It’s been a long time since Suzuki completely revamped its flagship motocross bike—since 2008 to be exact—but this year, the once popular RM-Z450 received a much-needed drastic facelift.
Since introducing the first fuel-injected 450cc four-stroke back in 2008 with the groundbreaking RM-Z450, Suzuki has elected to give the bike minor changes to the chassis, suspension, and engine, releasing a bike each year that—to be blunt—had excellent attributes about it, but continued to fall behind its competition. Now, completely redesigned from the ground up, the 2018 RM-Z450 is ready to face off against its technologically advanced competition, and it packs a serious punch.
Nearly every aspect of the RM-Z450 was updated for 2018. The new engine is very similar to last year, but through specific updates, it’s said to have higher peak horsepower and better torque for improved pull through the entire power curve. This was accomplished through a new cylinder head intake port shape matched with a new intake camshaft profile and a 30 percent larger air filter opening for improved airflow.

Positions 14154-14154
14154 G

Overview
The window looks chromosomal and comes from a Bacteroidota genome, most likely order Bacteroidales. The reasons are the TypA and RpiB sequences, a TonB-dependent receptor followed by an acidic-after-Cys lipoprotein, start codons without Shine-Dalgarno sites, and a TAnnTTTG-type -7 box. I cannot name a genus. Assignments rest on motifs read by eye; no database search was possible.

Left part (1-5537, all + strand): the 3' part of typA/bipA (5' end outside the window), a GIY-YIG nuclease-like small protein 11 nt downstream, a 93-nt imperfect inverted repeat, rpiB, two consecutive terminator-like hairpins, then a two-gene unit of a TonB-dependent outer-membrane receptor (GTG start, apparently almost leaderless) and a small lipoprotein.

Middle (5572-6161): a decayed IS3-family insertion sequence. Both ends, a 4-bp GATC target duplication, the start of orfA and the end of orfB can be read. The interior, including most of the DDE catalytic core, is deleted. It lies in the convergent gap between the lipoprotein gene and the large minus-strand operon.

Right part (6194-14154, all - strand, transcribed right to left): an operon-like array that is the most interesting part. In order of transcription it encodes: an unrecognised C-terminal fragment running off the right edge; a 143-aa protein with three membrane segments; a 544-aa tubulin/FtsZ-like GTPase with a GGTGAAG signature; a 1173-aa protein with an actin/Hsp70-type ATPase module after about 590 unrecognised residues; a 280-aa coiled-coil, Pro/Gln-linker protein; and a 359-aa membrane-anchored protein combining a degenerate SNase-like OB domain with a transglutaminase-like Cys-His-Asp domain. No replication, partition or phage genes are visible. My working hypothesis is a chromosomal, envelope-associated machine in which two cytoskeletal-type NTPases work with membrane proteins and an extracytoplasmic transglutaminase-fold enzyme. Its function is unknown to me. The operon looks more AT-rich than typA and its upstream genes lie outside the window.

The throttle body is completely new, and boasts a Suzuki-specific design that relocates the fuel injector and adds a higher-pressure fuel pump, which now sprays the fuel directly at the butterfly inside the throttle body. The advantage to this gives the bike improved fuel/air atomization, equaling more efficient fuel burn and better power delivery.
Suzuki has always offered its Electronic Control Module, which works while the bike is in motion to monitor throttle position, gear selection, and engine speed to adjust ignition timing and provide the best possible traction. For ’18, this system is fine-tuned to work even better. Also returning is the Suzuki Holeshot Assist Control system (S-HAC), which when engaged helps to smoothly apply the power during starts. Mode A has been updated for better engine speed response.
Lastly, the engine received improvements to the transmission and clutch. The gearshift cam is now more precise, as is the manufacturing of the gears. All this is said to add up to better gear shifting and durability.